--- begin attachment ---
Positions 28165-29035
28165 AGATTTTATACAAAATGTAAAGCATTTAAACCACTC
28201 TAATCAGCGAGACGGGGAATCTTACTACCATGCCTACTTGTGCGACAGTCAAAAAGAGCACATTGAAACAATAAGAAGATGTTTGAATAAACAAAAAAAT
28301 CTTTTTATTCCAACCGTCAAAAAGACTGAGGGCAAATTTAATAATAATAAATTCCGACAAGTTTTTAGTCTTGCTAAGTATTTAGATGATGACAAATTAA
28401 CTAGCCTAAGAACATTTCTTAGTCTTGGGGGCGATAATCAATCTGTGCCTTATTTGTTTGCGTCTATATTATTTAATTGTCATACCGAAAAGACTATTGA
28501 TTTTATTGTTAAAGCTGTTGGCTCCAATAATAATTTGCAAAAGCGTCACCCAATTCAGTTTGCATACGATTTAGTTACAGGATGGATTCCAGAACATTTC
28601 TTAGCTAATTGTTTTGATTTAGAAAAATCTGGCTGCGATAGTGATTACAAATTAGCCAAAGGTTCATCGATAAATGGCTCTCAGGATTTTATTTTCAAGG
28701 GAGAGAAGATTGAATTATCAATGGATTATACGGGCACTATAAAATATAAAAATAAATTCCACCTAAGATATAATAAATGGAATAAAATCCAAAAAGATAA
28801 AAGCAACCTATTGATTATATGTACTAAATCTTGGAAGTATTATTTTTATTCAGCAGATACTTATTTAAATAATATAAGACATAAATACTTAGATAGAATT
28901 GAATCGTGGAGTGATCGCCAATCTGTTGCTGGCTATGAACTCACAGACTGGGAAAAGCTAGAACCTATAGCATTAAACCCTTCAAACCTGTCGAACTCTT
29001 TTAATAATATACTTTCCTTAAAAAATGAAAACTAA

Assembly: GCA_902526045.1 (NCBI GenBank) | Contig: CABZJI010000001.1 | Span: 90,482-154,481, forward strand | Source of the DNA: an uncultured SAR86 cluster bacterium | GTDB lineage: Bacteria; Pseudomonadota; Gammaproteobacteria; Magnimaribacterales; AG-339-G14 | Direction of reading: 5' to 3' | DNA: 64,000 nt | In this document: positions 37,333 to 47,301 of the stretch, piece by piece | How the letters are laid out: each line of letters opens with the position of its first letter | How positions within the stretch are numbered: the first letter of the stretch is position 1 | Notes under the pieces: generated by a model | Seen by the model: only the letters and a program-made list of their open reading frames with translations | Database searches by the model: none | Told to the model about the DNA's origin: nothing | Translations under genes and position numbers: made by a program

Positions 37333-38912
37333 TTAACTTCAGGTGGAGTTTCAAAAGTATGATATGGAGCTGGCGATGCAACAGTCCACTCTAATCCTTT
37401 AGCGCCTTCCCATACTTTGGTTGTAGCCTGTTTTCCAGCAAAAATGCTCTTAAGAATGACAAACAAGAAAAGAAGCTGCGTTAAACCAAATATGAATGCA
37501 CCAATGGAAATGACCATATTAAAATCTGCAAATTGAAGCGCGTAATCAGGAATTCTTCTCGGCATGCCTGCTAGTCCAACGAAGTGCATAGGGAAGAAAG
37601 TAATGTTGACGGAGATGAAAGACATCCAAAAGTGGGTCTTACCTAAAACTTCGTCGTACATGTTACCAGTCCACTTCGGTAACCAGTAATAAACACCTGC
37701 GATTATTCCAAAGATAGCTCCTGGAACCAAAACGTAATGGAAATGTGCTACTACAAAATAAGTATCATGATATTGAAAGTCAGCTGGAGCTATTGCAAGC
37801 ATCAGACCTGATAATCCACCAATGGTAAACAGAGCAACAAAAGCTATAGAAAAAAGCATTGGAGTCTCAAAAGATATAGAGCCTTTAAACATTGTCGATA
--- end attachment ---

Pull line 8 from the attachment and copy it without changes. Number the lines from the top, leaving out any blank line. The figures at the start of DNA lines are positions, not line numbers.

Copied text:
28701 GAGAGAAGATTGAATTATCAATGGATTATACGGGCACTATAAAATATAAAAATAAATTCCACCTAAGATATAATAAATGGAATAAAATCCAAAAAGATAA